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Bear Essentials: It’s Infrastructure Week

June 9, 2023

The clock is ticking for California to invest $180B into infrastructure to fund water storage, clean energy, transit, broadband, and create 400,000 good-paying jobs. Don’t let this opportunity go to waste.

  • Whiskey’s for drinking, water’s for fighting
  • Yes, downtown Fresno deserves $250M
  • The West’s battle over statues

The Problem $17B Couldn’t Solve

The Golden Gate Bridge took five years and $670M inflation-adjusted dollars to build.

Over the last four years, the state of California has spent $17 billion combatting homelessness.

Apparently, there are some problems money can’t solve.

A powerful new story in this week’s Wall Street Journal chronicles the plight of the infamous Wood Street encampment in Oakland, less than 10 miles from the Golden Gate as the crow flies. As the state’s homelessness crisis ballooned by 50% from 2014 to 2022, the Wood Street saga became a microcosm of the state’s broader challenges navigating a frustrating array of overlapping jurisdictions, bureaucratic inertia and activist fervor, with some of the state’s most vulnerable people caught in the middle.

The story — filled with staggering photography, offers a window into the complex legal battles and political wrangling that came with attempts to clear the increasingly dangerous Wood Street encampment, spotlighting the plight of individuals who, despite being offered shelter, often choose precarious encampment life over separation from their belongings and pets.


🤫 Everything you should know

- Vintage furniture: yes. Vintage water rights: not so much. California’s current water rights system dates back over 100 years old, and some critics say the toothless system does not allow regulators to verify “whether claims of senior water rights are valid” and gives them little power to penalize those who break the rules. Here comes Sacramento with three bills this session to change California’s water rights which are loved by environmentalists but loathed by some farmers, who want to make sure they have access to enough water to keep the country’s Breadbasket running. Bolstering the state’s power over water rights comes as Democrats and Republicans have advocated for more water capture and storage infrastructure so we don’t let the manna from heaven, like we saw this past season, go to waste. Whiskey is for drinking, water is for fighting – and there’s going to be some serious brawls as the state tries to take water rights away from senior water rights holders aka farmers. - LA Times

- Why not Fresno?! CalMatters is reporting on the $250 million earmarked for Fresno in Governor Newsom's budget. Upgrades to the sewer and water systems are in order, along with infrastructure to “attract residential development.” Ultimately, the plan is to add 10,000 housing units to downtown Fresno and bolster its infrastructure to help the city Gov. Newsom has identified as the anchor of the Central Valley’s economy. Walkability is key to bringing in more residents and businesses, and advocates cite adding a grocery store to the area could be a draw. Yes, $250 million is a big number but it could have an outsized impact in a city like Fresno that’s adding more foot traffic in recent years, and could be a rock solid plan to create a thriving downtown. - CalMatters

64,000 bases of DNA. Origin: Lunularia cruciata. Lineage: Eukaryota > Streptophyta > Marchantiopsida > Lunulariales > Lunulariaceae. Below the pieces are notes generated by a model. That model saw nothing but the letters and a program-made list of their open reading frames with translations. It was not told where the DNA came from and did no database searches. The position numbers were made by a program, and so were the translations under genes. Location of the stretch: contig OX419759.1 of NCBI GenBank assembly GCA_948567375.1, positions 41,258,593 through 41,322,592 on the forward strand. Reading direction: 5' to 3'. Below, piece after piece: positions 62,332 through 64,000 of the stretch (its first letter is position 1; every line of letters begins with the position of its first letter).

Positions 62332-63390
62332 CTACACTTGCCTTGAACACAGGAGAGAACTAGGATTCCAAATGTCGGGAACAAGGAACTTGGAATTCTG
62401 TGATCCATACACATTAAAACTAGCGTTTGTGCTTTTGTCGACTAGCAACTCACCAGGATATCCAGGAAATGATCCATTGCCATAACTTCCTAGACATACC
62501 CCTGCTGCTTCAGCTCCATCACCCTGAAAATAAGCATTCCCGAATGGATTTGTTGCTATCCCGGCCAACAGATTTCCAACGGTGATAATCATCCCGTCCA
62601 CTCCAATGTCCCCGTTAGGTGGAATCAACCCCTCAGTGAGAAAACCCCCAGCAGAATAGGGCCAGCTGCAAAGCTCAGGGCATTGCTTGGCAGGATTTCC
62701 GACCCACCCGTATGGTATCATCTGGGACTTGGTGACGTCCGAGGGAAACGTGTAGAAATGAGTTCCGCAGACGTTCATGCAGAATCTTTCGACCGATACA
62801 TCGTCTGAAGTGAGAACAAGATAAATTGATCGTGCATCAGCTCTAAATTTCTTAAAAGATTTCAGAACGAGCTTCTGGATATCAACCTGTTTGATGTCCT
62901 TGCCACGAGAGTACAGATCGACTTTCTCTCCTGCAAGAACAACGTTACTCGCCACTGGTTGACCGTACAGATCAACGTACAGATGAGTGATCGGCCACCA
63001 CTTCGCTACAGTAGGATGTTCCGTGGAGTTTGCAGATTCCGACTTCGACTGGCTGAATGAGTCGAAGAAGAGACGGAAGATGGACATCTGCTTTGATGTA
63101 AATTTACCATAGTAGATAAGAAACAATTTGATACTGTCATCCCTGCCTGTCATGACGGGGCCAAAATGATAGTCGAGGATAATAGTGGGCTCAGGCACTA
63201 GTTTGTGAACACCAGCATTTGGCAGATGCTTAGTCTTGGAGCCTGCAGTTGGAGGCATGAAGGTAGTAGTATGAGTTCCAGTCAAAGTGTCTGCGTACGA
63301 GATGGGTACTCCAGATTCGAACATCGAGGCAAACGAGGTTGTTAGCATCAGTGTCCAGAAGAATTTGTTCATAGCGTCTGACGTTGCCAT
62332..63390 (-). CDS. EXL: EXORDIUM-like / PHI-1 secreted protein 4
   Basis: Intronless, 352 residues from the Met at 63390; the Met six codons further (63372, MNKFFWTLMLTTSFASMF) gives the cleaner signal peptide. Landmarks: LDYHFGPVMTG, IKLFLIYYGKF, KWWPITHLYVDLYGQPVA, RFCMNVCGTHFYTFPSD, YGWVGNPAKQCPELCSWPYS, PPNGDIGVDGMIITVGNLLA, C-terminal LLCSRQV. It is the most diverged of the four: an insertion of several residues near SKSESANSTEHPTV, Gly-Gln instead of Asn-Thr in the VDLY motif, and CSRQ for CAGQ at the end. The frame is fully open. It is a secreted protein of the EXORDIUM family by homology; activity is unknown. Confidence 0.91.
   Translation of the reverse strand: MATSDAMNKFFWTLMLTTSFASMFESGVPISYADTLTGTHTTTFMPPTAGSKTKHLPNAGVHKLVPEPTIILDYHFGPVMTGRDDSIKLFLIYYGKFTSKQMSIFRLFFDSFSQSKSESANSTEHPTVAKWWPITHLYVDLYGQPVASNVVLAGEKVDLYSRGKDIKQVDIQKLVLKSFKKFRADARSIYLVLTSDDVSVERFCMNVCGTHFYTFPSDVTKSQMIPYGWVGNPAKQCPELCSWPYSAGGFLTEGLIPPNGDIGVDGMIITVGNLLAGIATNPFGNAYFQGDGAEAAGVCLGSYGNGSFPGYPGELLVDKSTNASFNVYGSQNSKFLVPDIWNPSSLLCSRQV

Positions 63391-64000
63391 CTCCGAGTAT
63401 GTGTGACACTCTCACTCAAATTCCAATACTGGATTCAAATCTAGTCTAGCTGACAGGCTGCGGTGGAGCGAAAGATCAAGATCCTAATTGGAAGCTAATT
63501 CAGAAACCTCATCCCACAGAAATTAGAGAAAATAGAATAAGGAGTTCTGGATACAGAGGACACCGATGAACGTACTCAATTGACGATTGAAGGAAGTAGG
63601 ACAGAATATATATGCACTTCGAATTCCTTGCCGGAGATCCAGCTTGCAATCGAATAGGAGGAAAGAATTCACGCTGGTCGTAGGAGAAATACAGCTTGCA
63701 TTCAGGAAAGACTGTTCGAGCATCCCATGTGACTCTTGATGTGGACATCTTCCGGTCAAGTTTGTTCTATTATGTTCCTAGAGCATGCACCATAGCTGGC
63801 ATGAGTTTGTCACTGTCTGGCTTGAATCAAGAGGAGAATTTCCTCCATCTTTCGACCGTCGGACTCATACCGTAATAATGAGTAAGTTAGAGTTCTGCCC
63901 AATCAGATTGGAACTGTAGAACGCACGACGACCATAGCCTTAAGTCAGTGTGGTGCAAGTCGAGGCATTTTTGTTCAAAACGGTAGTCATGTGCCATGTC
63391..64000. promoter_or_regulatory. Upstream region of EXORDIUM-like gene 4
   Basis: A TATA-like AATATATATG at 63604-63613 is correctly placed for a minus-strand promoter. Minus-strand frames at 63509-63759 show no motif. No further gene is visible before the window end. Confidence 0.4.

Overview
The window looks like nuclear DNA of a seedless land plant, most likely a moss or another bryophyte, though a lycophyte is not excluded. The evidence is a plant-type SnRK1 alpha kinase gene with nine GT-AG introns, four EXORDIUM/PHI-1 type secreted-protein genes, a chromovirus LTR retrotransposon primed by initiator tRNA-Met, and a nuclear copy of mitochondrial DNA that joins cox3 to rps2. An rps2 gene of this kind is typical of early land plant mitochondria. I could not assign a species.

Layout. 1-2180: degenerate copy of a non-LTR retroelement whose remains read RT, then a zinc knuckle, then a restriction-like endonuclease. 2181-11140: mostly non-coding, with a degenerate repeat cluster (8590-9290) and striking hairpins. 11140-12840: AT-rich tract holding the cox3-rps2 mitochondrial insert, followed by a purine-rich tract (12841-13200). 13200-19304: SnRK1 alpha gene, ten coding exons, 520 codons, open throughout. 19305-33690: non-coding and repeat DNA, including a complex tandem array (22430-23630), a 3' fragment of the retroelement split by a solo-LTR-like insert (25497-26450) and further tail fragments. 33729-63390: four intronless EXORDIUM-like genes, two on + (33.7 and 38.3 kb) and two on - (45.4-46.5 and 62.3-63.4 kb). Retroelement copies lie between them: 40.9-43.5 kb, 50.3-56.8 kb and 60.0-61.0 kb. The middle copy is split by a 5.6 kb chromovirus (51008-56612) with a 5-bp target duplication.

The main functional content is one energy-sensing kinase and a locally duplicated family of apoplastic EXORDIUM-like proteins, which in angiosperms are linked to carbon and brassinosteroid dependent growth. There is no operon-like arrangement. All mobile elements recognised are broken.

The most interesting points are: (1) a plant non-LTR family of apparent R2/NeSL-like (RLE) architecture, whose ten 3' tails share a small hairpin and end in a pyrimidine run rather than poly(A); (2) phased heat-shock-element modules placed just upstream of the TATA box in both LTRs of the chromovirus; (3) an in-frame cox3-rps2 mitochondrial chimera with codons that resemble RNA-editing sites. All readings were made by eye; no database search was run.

- California’s own battle over icons and statues plays out with the history of missionaries. A court has ruled that the city of Ventura had the right to remove a statue of Junipero Serra that has stood in front of their city hall since 1936. It’s a rite of passage for California elementary students to create a mission and learn about the rosy side of history that created the state we know and love today. Reckoning with our genocidal and oppressionist history shouldn’t end with statues, although we have faith California won’t stop there. Goodbye, monuments dedicated to Junipero Serra and “hello” to a more accurate depiction of history. - Sacramento Bee

😨Passing this legislation will impact California for the next 50 years

As you know, it’s infrastructure week in California with a number of hearings about the Governor’s package to help California build faster and get billions from the federal government in the process. Good news – the fun isn’t just for the legislators. Become a citizen sponsor of the infrastructure package to show your support for water storage, broadband, clean energy, transit and the creation of 400,000 jobs!  

🔥Take that, NY. California wins the fire pollution contest!

New York is getting a taste of particulate matter with polluted air thanks to Canadian wildfires. According to Marshall Burke, an economist at Stanford University’s Doerr School of Sustainability who studies social and economic impacts of environmental change, California’s  PM2.5 levels were higher during the 2018 and 2020 fires. For context, On Sept. 11, 2020,  it was recorded at 147.3 micrograms per cubic meter, in SF while New York experienced 101 micrograms per cubic meter this past week. 

📚You get a book and you get a book and YOU GET A BOOK

California did something cool for kids and literacy by expanding Dolly Parton’s Imagination Library which sends a book a month to kids under 5. It’s estimated that 2 million California will be served by this program over the next few years. This expansion was made possible by bipartisan legislation sponsored by Senators Grove and Atkins. Maybe the rest of the country can take a page from California’s proliferation of books for kids.

Image of scientists climbing a Sequoia treet.

Photo credit: Dolly Parton’s Imagination Library

🍔Take us back to 19 cent burgers

The beginning of an epic (and notorious) legacy. “May 15, 1940 – McDonald’s opens its first restaurant in San Bernardino, California.”

Image of scientists climbing a Sequoia treet.